There is much to both love and hate about Dell's M109S projector. It has a very low resolution, gets seriously hot, and is only 50 lumens in brightness. At the same time it's tiny, has the longest lamp life we have ever seen, and is mercury free.
Oh look! It's tiny! It seems the age of the massive projector is over, and small is the new black.
Which bring us to Dell's M109S projector, which is black, small enough to fit in the palm of your hand, and only 360g in weight. It's also piano black, meaning it will accumulate fingerprints given ever the slightest touch.
Unfortunately, the significant amount of cabling you have to haul around with this projector reduces its portability. There is both a power brick and a power cable, but fortunately, a standard Dell laptop power cable seems to fit the projector, so if you're willing to run the risk of running your laptop off batteries, you could potentially carry one power cable.
There is also a three way splitter cable, which plugs into the only port on the back of the projector, and gives you access to power, along with the two data inputs for this device, VGA and composite video.
There aren't a lot of buttons and ports on this diminutive projector. Across the top is a set of buttons for keystone correction, switching video input and other functions. There are a couple of warning lights, and a wheel for lens focus.
Other than that's there isn't a lot to say about the design of M109S, other than to ask the obvious question — can a projector this size really perform well?
Features and performance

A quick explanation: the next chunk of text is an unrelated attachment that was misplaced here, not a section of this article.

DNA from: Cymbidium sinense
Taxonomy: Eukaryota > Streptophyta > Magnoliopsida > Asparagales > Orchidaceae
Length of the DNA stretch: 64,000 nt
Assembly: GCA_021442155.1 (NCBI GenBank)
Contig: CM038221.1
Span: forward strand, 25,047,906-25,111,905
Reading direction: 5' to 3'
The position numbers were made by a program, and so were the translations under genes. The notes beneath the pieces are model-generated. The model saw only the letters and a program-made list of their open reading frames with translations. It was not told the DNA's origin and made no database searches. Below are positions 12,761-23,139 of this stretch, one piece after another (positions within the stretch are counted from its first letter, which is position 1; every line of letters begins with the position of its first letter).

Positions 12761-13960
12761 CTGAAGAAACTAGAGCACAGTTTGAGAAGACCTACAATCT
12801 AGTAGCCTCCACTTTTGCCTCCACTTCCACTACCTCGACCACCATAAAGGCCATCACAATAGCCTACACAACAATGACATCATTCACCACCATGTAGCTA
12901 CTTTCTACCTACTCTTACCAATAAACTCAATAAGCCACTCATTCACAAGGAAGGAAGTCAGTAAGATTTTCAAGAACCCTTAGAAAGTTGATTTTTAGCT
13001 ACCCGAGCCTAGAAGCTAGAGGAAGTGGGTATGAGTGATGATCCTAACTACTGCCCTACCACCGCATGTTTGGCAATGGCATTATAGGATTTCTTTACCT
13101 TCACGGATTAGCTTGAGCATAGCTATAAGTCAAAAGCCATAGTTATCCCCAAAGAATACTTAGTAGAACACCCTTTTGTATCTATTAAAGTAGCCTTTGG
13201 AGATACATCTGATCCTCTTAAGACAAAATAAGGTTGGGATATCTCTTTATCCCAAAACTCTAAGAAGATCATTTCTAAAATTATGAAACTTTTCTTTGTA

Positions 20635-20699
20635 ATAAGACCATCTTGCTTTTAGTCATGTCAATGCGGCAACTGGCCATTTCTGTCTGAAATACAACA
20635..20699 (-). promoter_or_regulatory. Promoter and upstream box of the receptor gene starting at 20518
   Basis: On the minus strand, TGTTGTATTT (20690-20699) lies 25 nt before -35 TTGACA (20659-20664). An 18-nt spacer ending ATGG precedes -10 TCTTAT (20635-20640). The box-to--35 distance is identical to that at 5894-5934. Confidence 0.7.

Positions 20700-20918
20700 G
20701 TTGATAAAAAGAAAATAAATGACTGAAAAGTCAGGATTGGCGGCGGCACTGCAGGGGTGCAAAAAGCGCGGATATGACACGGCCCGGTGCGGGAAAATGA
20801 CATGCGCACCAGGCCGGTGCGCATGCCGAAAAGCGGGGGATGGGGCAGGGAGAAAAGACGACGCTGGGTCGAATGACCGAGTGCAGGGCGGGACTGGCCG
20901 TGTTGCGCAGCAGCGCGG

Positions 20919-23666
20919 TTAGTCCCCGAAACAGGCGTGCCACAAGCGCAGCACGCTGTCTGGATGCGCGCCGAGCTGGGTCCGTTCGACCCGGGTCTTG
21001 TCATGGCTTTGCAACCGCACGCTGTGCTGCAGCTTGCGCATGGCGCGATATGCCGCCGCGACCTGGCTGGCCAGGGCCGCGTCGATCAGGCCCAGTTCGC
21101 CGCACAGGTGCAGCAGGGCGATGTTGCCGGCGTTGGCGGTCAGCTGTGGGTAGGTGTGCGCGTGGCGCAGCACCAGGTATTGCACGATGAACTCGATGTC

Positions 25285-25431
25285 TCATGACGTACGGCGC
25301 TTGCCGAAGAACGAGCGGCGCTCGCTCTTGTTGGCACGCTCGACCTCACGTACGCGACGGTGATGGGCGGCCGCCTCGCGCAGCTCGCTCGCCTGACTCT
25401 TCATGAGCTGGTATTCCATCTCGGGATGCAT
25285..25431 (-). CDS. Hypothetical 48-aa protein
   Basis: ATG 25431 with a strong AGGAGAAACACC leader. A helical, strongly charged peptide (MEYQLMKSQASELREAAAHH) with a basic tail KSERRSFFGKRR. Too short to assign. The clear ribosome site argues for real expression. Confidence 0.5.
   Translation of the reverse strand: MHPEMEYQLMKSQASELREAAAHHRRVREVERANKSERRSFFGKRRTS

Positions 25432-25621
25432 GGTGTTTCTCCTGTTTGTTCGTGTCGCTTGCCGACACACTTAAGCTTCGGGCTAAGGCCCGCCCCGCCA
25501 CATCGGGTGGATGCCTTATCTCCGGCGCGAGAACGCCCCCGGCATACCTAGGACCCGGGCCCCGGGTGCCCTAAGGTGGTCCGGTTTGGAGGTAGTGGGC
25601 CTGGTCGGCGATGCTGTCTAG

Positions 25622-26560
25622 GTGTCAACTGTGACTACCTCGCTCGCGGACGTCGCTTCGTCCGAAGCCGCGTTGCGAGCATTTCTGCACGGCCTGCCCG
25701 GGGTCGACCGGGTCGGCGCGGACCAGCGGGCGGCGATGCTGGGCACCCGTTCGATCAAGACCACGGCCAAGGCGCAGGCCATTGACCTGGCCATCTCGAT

The short answer seems to be no. Unfortunately, the M109S comes in at a small resolution of 860 x 600, meaning even netbooks won't be able to display in their native resolution on this projector.
It's also only 50 ANSI lumens in brightness, meaning that you will struggle to see this projector clearly with the lights on. Normal size projectors have a brightness of around 2000 lumens; meaning the M109S is forty times dimmer. The contrast ratio on the M109S is 800:1, a bit less than half what you would see on a full size projector.
This projector is also by no means noisy, but it is certainly audible once plugged in. It also gets very hot. After only twenty minutes of use it was uncomfortable to hold.
It's quite cool that Dell managed to cram vertical auto-keystone correction into this tiny unit. The M109S uses a DLP projection system.
The maximum display size for the M109S is 60 inches, however at this size the 860x600 resolution really doesn't look great. Imagine a large screen TV at lower resolution than a netbook. It looks much better, and clearer, at its smallest 15-inch display size.
One very interesting feature of the M109S is that the lamp is LED-based, meaning it last much longer than the standard mercury affair (and less toxic; mercury can form nasty derivatives like dimethyl mercury — a fraction of a drop will kill you).
The LED-based lamp on the M109S clocks in a massive 10,000 hours of life — roughly four times the standard projector lamp life. It also can't be replaced, so to calculate lamp life we just divided the overall price by the lamp life, giving a cost of 8 cents an hour, a fantastic result.
Travellers may find Dell's tiny M109S projector a boon, but we just wish Dell had made it even a little bit brighter. This tiny machine also has the lowest specifications we have even seen on a projector by a mile.
Before you buy one, keep in mind that at a resolution of 800x600, you will probably only be able to see two-thirds of a standard webpage, and you won't be able to project any form of high resolution video. You should be able to watch standard DVDs (with composite at 720x480 NTSC or 720x576 PAL), but make sure you turn the lights off.
The M109S costs $800, which makes it comparative in price when compared to Dell's larger portable projectors. Like seemingly all tiny technology, you pay a premium. Had the M109S been cheaper, something of a netbook of projectors, we would have liked it a lot more.
At first we weren't sure if we hated or loved the M109S, but its super long lamp life and lower running cost pushed in into the later category. If this is the future of projectors, we look forward to it.